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A snowy owl takes wing at Stone Harbor Point.

Researchers are taking advantage of a population boom of snowy owls to study the arctic birds that have invaded the Northeast.

Occasional visitors to New Jersey, the owls have been seen in record numbers this year along the East Coast as far south as Florida, likely driven by an especially good breeding season.

Scientists launched an impromptu study called Project Snowstorm last month to capitalize on what they are calling a once-in-a-lifetime opportunity.

They captured and attached solar transmitters to a handful birds, including one nicknamed Assateague that has been spending the winter in South Jersey. Ultimately, they want to track as many as 24 owls from Wisconsin to New Jersey.

“Nobody saw this coming. By the first week of December, there were snowy owls all over the Northeast,” said lead researcher Scott Weidensaul, of Schuylkill Haven, Pa. “We decided to squeeze as much science out of this event as we could.”

David Brinker with the Maryland Department of Natural Resources mobilized a team of owl experts. His group raised $20,000 through crowd-funding to buy transmitters.

Already the results are starting to illuminate the secret world of snowy owls.

Researchers caught and tagged a snow-white male named Assateague on Dec. 17 in Maryland. Two days later, he flew to Cape Henlopen, Del., before crossing 38 miles of open water on the Delaware Bay to Stow Creek.

Assateague then flew down the bay to Reeds Beach in Middle Township, where it spent a week, making nightly sorties over open water — probably to hunt for ducks, Weidensaul said.

Assateague proceeded along the Tuckahoe River to the Great Egg Harbor Bay and Atlantic City, where it roosted overnight at the Steel Pier. Daily it has moved farther north to Barnegat Bay, where it has settled for weeks.

Another bird, nicknamed Philly, spends each night hunting the median strip of I-95 just outside Philadelphia International Airport. At one point, its transmitter suggested it was sitting in the middle of the highway, making researchers fear it had been hit by a car, but the bird was fine, Weidensaul said.

The transmitters record the coordinates of the bird at regular intervals and dump the stored data whenever possible via cell towers.

Researchers are screening road-kill birds for toxins and taking blood samples from captured birds to study their overall health and genetics.

Weidensaul said his study could help researchers follow these individual owls over the span of years, capturing a wealth of information whenever the owls fly within range of cell towers.

This could help them understand their migratory patterns — why some travel so far while others stay put.

The owls spend the summer raising their young on the tundra of the high arctic. In food-poor years, they might raise one or two chicks, if any. But in food-rich years, they lay as many as 16 eggs, he said.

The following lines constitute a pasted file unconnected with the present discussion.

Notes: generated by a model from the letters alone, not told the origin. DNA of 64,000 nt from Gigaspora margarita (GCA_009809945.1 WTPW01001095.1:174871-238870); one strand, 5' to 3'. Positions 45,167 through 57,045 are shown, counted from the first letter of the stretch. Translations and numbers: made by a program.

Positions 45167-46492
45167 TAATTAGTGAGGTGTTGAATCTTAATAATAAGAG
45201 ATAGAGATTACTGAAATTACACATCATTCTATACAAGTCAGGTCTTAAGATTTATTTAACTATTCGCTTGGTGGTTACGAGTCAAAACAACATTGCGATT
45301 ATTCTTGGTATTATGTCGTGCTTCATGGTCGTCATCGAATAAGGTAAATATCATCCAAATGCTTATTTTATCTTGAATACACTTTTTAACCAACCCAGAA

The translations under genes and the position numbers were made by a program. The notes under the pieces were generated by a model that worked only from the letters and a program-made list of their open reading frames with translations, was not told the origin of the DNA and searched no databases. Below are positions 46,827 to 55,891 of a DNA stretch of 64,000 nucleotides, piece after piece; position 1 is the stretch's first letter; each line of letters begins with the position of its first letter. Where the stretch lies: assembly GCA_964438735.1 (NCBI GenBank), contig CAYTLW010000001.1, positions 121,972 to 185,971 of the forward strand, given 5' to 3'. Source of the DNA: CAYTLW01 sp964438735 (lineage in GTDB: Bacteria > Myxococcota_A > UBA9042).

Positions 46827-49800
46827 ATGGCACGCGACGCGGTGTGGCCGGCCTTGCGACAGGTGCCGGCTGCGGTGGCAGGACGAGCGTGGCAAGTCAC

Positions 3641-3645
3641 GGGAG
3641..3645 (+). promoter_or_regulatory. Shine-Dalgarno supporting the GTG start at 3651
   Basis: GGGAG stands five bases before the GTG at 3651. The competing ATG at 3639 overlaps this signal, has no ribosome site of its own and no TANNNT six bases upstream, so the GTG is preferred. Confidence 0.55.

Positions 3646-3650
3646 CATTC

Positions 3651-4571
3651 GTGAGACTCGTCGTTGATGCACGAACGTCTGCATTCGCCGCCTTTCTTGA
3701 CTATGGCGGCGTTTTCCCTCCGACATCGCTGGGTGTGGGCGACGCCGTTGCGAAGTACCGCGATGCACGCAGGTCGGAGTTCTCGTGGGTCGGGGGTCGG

“These owls are so highly nomadic. We might have overestimated their population,” he said. “If you count all the owls breeding in Alaska, Greenland and Canada, the assumption is these are all discrete populations. But they could be the same owls moving around the circumpolar region.”

Studying the birds could help scientists understand climate change, he said.

“This is a species that will be affected by climate change more quickly than any other bird because they breed at such a high latitude,” he said.

Lemmings, the owl’s favorite food, survive the winter by making tunnels under heavy insulated snow, he said. And some researchers in Norway have observed a flattening of the boom-and-bust population cycle of these prolific rodents, he said.

Mike Crewe, program director at New Jersey Audubon’s Cape May Bird Observatory, said the research could shed light on the less-understood wintertime habits of these birds.

“It’s early days but what’s coming out is interesting,” he said. “These birds are obviously out hunting the water at night. They’re spending time sitting on buoys in the channels.”

Crewe said it might seem surprising that a snowy owl would hunt open water for food.

“It’s a most extraordinary thing to imagine. Taking a duck out of the water is a risky thing for an owl,” he said.

The owls likely are finding sleeping ducks in the marshes, he said. He has seen an owl devouring a black duck in Stone Harbor.

Research aside, Crewe said many people simply have enjoyed watching these beautiful, resilient birds at places such as Cape May and the Edwin B. Forsythe National Wildlife Refuge.

“When they first turned up, I was like a kid with a new toy. I’ve calmed down a little bit,” he said.

Contact Michael Miller:

609-272-7217

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